Turkey's Erdogan warns patience with protests will run out
ISTANBUL/ANKARA (Reuters) - Prime Minister Tayyip Erdogan warned protesters who have taken to the streets across Turkey demanding his resignation that his patience has its limits and compared the unrest with an army attempt six years ago to curb his power.
Riot police used teargas and water cannon to disperse anti-government protesters from a square in the capital, Ankara, just a few kilometers from where Erdogan spoke.
He held six rallies on Sunday, a measure of tensions after a week of the biggest demonstrations and worst rioting of his decade in power. Thousands waved red Turkish flags and shouted Allahu Akbar (God Is Greatest) as he accused protesters of attacking women wearing headscarves and desecrating mosques by taking beer bottles into them.
"I believe in Erdogan and his path. We will not let some looters hijack our country and our flag," said a housewife who gave her name as Zeynep, waving a national flag with Erdogan's picture emblazoned on it.
In the commercial center Istanbul, tens of thousands flooded the central Taksim Square, where protests began nine days ago when police used teargas and water cannon against a peaceful demonstration over plans to build on a park there. Many see Turkey's secular order threatened by Erdogan.
Protesters, many camped out in tents, now control a large area around the square, with approach roads barricaded by masonry, paving stones and steel rods. Police have withdrawn completely from the area, water cannon kept hundreds of meters away by the side of the Bosphorus waterway.
Western countries have held up Erdogan's Turkey as an example of an Islamic democracy that could be emulated elsewhere in the Middle East. Violent police action, however, has drawn criticism from the West and Erdogan has increasingly accused foreign forces of trying to aggravate the troubles.
He also rounded on speculators, foreign and domestic, in the country's capital markets, vowing to "choke" those who he said were growing rich off "the sweat of the people", and urging Turks to put their money in state not private banks.
"Those who attempt to sink the bourse, you will collapse ... If we catch your speculation, we will choke you. No matter who you are, we will choke you," he said.
Turkey's financial markets were turbulent last week and investors are preparing for more volatility this week.
Early on Friday, the lira hit its weakest point against its euro/dollar basket since October 2011, while Istanbul's main share index lost around 15 percent over the week. The yield of Turkey's two-year benchmark sovereign bond hit a six-month high on Thursday.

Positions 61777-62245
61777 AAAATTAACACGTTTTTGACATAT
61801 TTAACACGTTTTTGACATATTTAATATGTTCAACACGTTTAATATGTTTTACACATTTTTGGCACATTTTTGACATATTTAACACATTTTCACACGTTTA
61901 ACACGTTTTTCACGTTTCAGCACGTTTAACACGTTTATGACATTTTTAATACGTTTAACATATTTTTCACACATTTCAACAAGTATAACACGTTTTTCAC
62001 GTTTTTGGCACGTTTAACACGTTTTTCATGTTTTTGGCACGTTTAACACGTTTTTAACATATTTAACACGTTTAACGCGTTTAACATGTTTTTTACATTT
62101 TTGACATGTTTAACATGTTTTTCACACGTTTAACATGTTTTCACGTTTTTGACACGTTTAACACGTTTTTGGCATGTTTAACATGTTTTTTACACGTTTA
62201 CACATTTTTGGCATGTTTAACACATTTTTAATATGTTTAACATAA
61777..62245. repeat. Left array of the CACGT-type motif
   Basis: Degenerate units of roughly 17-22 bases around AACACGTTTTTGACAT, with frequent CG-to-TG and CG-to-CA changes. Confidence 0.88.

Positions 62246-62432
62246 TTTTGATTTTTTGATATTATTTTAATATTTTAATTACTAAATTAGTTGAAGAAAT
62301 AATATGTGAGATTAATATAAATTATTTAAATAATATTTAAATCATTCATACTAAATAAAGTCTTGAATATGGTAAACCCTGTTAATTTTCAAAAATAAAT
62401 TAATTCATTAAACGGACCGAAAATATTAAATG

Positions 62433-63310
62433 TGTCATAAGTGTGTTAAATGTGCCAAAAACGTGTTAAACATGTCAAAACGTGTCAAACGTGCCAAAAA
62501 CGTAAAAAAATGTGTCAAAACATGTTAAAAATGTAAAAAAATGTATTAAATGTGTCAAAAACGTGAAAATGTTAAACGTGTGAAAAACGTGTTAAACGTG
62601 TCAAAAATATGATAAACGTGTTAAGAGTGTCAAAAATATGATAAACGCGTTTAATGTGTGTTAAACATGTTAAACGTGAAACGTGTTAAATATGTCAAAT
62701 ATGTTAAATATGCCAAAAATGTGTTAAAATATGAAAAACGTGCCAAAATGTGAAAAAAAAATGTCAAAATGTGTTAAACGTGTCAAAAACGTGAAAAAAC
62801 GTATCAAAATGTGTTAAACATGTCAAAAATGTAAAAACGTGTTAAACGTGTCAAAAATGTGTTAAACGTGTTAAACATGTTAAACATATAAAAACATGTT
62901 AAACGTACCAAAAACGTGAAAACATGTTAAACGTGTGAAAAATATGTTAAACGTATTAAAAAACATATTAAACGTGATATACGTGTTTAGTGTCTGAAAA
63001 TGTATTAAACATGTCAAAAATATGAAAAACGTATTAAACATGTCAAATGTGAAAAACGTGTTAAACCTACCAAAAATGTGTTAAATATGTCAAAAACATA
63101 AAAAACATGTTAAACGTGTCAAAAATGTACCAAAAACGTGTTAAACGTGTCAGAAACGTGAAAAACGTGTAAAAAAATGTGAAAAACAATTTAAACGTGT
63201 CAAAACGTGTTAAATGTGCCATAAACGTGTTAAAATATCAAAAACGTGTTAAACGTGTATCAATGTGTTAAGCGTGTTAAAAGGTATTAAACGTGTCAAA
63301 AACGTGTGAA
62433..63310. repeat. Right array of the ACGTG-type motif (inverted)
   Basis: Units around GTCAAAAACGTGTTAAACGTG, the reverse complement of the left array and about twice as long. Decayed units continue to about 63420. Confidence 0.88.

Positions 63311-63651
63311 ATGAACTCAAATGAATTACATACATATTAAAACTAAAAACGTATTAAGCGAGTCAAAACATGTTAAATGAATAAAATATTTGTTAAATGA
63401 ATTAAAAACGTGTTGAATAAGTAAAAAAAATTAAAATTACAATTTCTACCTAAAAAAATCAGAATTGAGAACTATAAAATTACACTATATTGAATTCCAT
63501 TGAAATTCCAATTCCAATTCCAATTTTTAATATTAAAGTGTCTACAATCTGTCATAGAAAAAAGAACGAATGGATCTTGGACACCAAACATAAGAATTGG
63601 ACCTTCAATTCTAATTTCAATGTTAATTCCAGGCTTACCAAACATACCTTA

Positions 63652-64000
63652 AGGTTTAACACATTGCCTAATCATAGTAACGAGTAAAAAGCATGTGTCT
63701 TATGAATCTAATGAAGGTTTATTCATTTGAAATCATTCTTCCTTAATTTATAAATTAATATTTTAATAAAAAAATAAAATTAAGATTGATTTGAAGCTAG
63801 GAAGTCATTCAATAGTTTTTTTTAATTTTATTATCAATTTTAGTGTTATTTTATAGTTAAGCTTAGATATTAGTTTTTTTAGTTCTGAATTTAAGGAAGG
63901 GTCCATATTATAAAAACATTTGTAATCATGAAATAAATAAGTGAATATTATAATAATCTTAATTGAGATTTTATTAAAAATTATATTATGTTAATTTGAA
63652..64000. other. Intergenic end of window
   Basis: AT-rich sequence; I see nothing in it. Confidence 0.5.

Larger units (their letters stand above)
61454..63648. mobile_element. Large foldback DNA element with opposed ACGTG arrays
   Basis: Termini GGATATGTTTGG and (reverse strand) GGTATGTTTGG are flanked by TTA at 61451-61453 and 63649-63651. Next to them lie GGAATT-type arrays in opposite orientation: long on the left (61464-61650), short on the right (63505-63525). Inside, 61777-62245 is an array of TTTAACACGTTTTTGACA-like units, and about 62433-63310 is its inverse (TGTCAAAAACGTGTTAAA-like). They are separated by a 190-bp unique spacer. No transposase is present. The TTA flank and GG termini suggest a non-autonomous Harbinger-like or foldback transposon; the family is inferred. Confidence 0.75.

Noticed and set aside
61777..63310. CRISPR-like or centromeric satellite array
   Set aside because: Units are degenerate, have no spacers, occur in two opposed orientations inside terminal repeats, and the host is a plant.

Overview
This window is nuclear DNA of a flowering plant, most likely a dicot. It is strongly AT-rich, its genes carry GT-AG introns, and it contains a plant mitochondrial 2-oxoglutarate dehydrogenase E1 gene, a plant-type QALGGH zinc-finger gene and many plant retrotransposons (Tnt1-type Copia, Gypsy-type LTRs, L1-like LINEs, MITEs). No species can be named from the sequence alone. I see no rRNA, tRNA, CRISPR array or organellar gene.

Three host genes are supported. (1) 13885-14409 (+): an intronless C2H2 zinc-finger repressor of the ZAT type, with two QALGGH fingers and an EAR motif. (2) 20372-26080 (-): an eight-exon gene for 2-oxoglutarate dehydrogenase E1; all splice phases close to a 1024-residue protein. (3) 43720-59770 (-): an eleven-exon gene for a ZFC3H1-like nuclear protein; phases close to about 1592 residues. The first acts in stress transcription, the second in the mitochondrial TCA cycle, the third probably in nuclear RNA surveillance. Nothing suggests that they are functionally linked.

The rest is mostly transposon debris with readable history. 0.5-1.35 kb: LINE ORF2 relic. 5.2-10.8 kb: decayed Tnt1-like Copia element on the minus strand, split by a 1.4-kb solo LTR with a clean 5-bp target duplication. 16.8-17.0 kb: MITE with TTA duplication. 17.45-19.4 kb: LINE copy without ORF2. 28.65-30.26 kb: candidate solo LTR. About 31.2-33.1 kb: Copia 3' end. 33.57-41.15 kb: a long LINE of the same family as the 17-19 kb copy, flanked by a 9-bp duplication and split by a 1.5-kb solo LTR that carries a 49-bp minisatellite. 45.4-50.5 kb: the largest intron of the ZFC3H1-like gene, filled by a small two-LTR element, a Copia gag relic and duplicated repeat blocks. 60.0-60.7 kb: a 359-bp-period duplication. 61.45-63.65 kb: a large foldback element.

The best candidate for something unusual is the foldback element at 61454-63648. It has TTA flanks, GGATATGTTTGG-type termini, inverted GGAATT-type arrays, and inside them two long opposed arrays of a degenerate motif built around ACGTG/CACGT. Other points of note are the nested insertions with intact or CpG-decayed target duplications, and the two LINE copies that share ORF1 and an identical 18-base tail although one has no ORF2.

Three people have been killed and around 5,000 injured in the troubles rocking a country faced with war across its southern border with Syria.
"We were patient, we will be patient, but there is an end to patience, and those who play politics by hiding behind the protesters should first learn what politics means," Erdogan said, in one of his most strongly worded speeches since the troubles began.
Erdogan did not specify who he thought was 'hiding behind the protesters'; but one of his proudest achievements has been in combating a conservative secularist establishment, especially an army that had toppled four governments in four decades.
Erdogan, who critics say has become authoritarian after three election victories in a row, compared the troubles with a confrontation with the army that became known as the "e-Coup".
"Today, we are exactly where we were on April 27, 2007."
On that date, the army issued a memorandum on its website denouncing plans to have Abdullah Gul, co-founder with Erdogan of the AK Party, appointed as president. The move would give AKP broad control over the state apparatus and the generals suggested they could act to stop it in defense of secularism.
Erdogan's government had been expected, like others before it, to bow to the will of the military. But it faced down the army, chided it publicly for its intervention and went ahead with Gul's appointment.
It was a definitive moment in relations with the military, many of whose top generals have since been jailed after investigation of alleged coup plots against Erdogan.
The Ergenekon plot had hinged on stirring widespread protests throughout Turkey and public disorder, followed then by bombings and assassinations that would clear the way for an army takeover to restore order.
Erdogan clearly feels there are potentially powerful forces still ranged against him.
Underscoring the drama of the moment, Erdogan, who denies Islamist ambitions for Turkey, made reference to two of his political models - former prime minister Adnan Menderes, hanged after a 1960 coup, and Turgut Ozal, a reforming president who some believe was poisoned to death.
"My beloved brothers, we're walking towards a better Turkey. Don't allow those who attempt to plant divisive seeds to do so," Erdogan said at another speech in the southern city of Adana on Sunday, from atop of a bus emblazoned with his picture and the AK Party's slogan, "Big Country, Big Power".
(Editing by Nick Tattersall and Andrew Heavens)
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